it's very difficult to meet founders in person right now.
I I would say, you know, myself, my team other funds, I'm close with everyone's generally raised the bar in terms of, you know, how many calls they'll take a week what it takes to get through an investment committee right? Now.
And I'd say net net probably less deals are getting done, but there's still plenty of capital out there. I think people forget that last year, was the fourth consecutive year, or vc's raise the most money for their own funds.
So still plenty of liquidity in the system. I just think it takes a little bit harder to get through an IC right now. Right right. That's true.
And let's just jump straight into the topic of our today's episode, which is a foundry mark. If it can you first give us the official definition of Foundry market fit? Was that? Yeah, sure. Yeah.
I think there's a handful of definitions out there.
The definition that we like to use,
is why does this sounder have an unfair advantage to tackle the market that he,
or she is going after whether it's a differentiated network whether it's category expertise, whether it's your relationships or contacts in the industry that he or she is trying to Disrupt, you know,
what about their background gives them that unfair advantage to go after that opportunity. So that that's the definition that we kind of use.
Right, yeah, that sounds like a pretty accurate definition. I would say exactly the same words, but I'm curious more in terms of specific, specific indicators I guess that you're looking at.
So, who can qualify as a founder who fits this specific projects.
So, how big should be that network or how many how many years should you having that industry to claim that you are that perfect founder that knows a ton of stuff about the industry.
those are good questions,
and it's definitely not an exact sign,
just to relate the founder market fit,
definition to the industry that I look most closely at, you know,
especially within real estate and construction, those are two older school industries.
Right and you're dealing with a very unique demographic and what we've seen in those types of industries, is that general disruption is often the better path.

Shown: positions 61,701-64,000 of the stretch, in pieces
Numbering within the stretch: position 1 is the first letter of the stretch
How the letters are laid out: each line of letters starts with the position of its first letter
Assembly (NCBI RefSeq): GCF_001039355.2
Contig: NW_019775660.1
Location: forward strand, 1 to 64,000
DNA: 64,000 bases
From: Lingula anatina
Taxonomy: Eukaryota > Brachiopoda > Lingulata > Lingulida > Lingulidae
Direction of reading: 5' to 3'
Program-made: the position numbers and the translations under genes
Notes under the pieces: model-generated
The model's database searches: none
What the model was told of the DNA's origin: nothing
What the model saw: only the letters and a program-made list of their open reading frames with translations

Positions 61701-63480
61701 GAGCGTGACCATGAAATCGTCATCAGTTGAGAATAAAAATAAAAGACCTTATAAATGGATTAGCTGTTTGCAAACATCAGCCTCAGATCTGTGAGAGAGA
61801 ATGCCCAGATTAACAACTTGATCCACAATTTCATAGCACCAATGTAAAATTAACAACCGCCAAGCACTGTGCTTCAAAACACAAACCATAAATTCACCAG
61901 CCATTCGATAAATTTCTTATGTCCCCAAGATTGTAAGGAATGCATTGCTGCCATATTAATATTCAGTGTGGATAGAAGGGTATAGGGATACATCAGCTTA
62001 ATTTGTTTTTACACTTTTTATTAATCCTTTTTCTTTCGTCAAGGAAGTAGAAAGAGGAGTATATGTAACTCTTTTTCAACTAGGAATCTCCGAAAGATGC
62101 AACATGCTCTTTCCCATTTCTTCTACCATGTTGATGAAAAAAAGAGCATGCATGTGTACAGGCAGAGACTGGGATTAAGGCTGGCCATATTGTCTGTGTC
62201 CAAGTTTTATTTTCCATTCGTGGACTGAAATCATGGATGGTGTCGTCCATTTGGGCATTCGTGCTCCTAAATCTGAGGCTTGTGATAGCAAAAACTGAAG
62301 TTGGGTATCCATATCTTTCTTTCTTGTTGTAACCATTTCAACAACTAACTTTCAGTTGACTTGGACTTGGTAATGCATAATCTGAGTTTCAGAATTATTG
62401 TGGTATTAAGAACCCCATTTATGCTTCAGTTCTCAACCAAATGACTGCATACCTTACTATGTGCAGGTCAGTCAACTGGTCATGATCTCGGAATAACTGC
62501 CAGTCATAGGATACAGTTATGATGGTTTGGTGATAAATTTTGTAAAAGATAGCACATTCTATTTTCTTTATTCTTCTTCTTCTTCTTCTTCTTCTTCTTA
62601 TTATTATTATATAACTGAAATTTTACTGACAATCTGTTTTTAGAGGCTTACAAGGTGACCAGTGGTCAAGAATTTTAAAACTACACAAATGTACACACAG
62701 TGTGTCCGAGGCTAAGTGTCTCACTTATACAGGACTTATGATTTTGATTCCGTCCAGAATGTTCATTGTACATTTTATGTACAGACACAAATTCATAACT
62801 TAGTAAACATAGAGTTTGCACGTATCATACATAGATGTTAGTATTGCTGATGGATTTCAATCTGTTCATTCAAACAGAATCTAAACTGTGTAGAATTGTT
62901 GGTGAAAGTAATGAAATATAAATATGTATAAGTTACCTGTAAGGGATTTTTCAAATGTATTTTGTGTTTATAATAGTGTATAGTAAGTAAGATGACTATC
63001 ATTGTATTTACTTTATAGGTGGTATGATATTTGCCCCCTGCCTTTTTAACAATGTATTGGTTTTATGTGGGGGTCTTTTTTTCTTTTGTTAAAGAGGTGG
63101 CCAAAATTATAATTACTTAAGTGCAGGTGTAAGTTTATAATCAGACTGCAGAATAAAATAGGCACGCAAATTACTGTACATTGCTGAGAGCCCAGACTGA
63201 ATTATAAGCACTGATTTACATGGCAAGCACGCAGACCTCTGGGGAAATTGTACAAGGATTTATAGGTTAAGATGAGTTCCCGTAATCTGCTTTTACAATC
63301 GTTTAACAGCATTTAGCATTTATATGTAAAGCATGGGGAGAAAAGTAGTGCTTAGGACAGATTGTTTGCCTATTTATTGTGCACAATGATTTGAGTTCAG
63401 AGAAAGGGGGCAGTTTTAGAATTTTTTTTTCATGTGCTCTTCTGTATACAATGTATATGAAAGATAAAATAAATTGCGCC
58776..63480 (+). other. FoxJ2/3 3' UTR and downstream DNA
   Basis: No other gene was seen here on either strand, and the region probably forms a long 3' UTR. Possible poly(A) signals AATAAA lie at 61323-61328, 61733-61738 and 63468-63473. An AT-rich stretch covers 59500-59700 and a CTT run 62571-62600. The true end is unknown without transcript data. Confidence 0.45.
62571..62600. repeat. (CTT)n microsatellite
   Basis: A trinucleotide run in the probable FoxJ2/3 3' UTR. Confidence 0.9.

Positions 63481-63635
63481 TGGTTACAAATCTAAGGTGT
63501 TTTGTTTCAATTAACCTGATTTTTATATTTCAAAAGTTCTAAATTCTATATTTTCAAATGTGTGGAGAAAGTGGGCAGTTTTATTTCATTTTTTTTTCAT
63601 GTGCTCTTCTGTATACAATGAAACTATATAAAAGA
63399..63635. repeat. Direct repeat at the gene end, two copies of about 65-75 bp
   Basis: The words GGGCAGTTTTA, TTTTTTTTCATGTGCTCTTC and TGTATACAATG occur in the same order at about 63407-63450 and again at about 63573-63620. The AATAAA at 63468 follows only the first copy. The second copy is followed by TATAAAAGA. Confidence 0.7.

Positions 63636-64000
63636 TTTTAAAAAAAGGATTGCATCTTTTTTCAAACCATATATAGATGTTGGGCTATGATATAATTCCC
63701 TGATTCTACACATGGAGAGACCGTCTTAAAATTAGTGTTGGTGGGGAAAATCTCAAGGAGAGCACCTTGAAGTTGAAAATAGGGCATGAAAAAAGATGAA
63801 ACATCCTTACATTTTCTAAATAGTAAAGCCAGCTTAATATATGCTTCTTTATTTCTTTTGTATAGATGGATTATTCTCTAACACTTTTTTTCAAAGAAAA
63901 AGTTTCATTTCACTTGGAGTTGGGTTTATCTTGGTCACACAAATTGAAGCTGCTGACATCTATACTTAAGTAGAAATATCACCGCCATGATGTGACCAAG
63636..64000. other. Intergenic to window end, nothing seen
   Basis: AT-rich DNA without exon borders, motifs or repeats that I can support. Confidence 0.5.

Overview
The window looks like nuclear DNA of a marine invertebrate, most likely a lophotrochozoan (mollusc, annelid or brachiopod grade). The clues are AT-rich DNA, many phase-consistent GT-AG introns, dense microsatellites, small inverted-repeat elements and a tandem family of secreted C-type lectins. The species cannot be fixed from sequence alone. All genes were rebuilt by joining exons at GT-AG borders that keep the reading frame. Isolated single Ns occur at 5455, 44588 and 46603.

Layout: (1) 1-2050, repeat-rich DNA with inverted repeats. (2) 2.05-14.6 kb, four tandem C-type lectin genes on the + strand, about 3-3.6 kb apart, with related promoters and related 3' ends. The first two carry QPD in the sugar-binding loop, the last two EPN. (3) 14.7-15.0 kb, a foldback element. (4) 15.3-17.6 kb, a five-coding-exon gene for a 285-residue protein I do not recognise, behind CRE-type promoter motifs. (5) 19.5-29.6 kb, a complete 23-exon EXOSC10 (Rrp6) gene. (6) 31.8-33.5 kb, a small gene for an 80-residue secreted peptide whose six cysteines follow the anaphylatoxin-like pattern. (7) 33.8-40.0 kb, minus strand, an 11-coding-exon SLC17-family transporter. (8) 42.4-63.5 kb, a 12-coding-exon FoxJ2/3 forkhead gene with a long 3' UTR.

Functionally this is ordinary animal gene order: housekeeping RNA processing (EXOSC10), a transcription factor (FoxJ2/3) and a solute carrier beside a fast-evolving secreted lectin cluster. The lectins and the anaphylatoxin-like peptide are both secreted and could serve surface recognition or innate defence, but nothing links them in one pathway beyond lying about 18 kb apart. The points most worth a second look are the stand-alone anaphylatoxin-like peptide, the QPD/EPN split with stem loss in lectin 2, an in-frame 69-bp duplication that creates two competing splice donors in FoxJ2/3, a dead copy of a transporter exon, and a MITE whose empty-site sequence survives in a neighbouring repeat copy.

Now, what is gentle disruption means it means, you know, don't try and shock the system. Right? You know, in these types of industries where folks are used to doing things in a very old school manner, way for many years.
Typically, they don't love to see the twenty one or twenty two year old engineer. You know, coming out of Stanford, raising his or her. And and saying, hey, I'm coming to disruptor industry right?
And so having the category expertise in an industry like that,
being in the industry for five or ten plus years going out and solving a problem that you experienced first hand in a prior life,
In a prior company in a prior role is typically the expertise we like to look for.
And that's just one aspect of the team. Right? So, in addition to having category expertise or industry knowledge, we also like to see somebody on the founding team, has the technology know out to actually build and execute on the vision.
when we did a study earlier this year,
specifically within prop tech and construction tech,
we looked at the fifty most valuable companies in the space and it was about two thirds ones that are to founder market fit a,
to not founder market fit of the third of the founding teams who didn't have founder market fit, the vast majority of them were serial entrepreneurs or very seasoned engineers.
Right? So they've been in the industry been there done that. So those are the types of teams we'd like to look for and kinda, you know, the rationale on why we like the back. Right right. It does make sense.
And I'm curious about how you can present that founder market fit. So, as a founder, let's say, I want to give a page to an investor nonverbal. So how do I put that on the big deck?
Because there's a very limited amount of space that is dedicated to each member of the team. So, how can I put so, for example, I don't have ten years of experience in that specific industry, but I have a huge network and.
What else can have? Let's say I just have a huge I work how can I put the fact to have a huge network on the pitch deck?
Yeah, listen, I mean, typically, every pitch deck, I see as a page on team, you know, given how early where investing there's usually not that many people on the team when we're investing.
And so, you know, if each founder, you have five or six bullet points, typically, that's one of the bullet points. We look for right we're either looking for the logo and the company used to work at.
We're looking for a number of years of experience in the industry. If someone has a really robust network, they can just write really robust network in the sector. Right? I I think.